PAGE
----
A vegan organization has dubbed the UK's National Health Service "discriminatory" as it offers new mothers vouchers to buy cow's milk products.
The NHS 'Healthy Start' programme offers vouchers to pregnant women and new mothers on the benefit to help them buy foods including milk, vitamins, fruit and vegetables.
- Can you make your dog go vegan?
- Award-winning Wellington restaurant goes vegetarian
- Vegan to walk the length of NZ barefoot in protest of landlord's decision on cow's milk
In the guidelines for the initiative, it states the vouchers can only be spent on plain cow's milk and infant formula milk which is made from cow's milk.
Plant-based alternatives such as almond or soy milk cannot be purchased with the vouchers.
Now activists from The Vegan Society have written to the service, urging it to include vegan substitutes in the programme.
The letter says, while the society is sure the lack of vegan alternatives "was most likely an inadvertent result of the scheme"; it hopes the NHS will discuss the issue further.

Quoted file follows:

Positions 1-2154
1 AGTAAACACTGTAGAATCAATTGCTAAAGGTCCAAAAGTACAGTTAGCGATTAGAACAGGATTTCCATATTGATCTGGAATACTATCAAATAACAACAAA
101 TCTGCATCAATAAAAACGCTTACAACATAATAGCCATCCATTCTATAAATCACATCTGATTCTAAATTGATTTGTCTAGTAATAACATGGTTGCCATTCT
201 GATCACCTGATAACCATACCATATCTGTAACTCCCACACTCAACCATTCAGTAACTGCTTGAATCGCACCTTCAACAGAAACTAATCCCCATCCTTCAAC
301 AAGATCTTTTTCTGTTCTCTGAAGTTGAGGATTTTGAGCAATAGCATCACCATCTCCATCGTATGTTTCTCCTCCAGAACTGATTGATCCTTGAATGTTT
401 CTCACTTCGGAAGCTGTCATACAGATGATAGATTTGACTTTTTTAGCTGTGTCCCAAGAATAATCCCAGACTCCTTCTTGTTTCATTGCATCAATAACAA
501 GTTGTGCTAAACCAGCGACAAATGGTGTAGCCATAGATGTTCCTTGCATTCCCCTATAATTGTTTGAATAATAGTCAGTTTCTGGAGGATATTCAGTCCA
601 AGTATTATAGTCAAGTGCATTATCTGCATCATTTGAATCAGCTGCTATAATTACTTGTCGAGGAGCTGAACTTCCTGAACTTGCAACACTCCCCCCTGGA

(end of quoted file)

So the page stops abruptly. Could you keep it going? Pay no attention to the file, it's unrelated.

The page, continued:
"The convictions of vegans come within the protection of the law and, on the face of it, it appears that the Healthy Start voucher scheme could be inadvertently discriminatory," the letter adds.
It also includes comment from Heather Russell, a dietician at the Vegan Society, who wrote that it's "important for everyone to eat calcium-rich foods daily".
"Fortified plant milk plays an important role in vegan nutrition - calcium content is comparable and the soya variety is similar to cow's milk in terms of protein quantity and quality," she wrote.
As of the start of this year, New Zealand ranked third highest in the world for veganism. Our appetite for plant based foods is growing so rapidly product suppliers are struggling to keep up, according to a Vegan Food and Living report.